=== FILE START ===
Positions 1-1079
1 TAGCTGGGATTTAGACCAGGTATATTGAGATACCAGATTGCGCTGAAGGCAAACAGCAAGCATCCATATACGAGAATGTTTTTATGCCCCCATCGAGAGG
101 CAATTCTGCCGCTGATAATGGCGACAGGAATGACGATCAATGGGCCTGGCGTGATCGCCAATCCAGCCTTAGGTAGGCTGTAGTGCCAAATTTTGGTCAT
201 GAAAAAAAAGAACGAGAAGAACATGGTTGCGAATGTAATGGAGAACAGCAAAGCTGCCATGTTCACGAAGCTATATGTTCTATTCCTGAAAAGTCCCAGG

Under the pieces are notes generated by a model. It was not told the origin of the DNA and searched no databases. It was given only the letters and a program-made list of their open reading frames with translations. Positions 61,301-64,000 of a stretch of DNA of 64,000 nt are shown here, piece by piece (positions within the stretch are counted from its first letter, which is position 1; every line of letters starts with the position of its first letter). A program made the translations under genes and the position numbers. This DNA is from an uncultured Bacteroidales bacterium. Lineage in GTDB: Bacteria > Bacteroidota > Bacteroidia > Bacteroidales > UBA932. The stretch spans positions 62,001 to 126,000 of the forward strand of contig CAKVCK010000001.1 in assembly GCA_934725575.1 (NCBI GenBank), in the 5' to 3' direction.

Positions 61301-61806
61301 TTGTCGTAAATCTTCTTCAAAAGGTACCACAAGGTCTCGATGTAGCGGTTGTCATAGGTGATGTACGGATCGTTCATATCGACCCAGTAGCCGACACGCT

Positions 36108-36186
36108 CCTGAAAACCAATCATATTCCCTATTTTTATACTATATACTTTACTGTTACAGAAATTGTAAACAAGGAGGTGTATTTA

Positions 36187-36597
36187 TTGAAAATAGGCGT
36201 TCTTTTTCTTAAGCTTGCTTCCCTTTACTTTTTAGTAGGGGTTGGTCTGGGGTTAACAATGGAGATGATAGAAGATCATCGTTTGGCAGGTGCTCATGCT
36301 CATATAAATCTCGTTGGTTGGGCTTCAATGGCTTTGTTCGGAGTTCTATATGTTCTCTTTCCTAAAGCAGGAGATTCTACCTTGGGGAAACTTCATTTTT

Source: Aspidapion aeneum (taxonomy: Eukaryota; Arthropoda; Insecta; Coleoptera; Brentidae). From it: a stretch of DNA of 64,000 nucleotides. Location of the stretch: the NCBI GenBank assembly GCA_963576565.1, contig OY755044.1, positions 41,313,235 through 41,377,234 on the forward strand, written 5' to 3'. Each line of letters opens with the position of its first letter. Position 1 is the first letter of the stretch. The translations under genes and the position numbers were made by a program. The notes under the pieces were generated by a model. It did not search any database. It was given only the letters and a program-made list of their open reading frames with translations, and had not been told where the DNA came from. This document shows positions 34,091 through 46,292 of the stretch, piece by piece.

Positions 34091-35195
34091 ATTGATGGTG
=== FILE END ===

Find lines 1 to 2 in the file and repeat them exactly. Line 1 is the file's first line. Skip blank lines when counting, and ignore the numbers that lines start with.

Positions 1-1079
1 TAGCTGGGATTTAGACCAGGTATATTGAGATACCAGATTGCGCTGAAGGCAAACAGCAAGCATCCATATACGAGAATGTTTTTATGCCCCCATCGAGAGG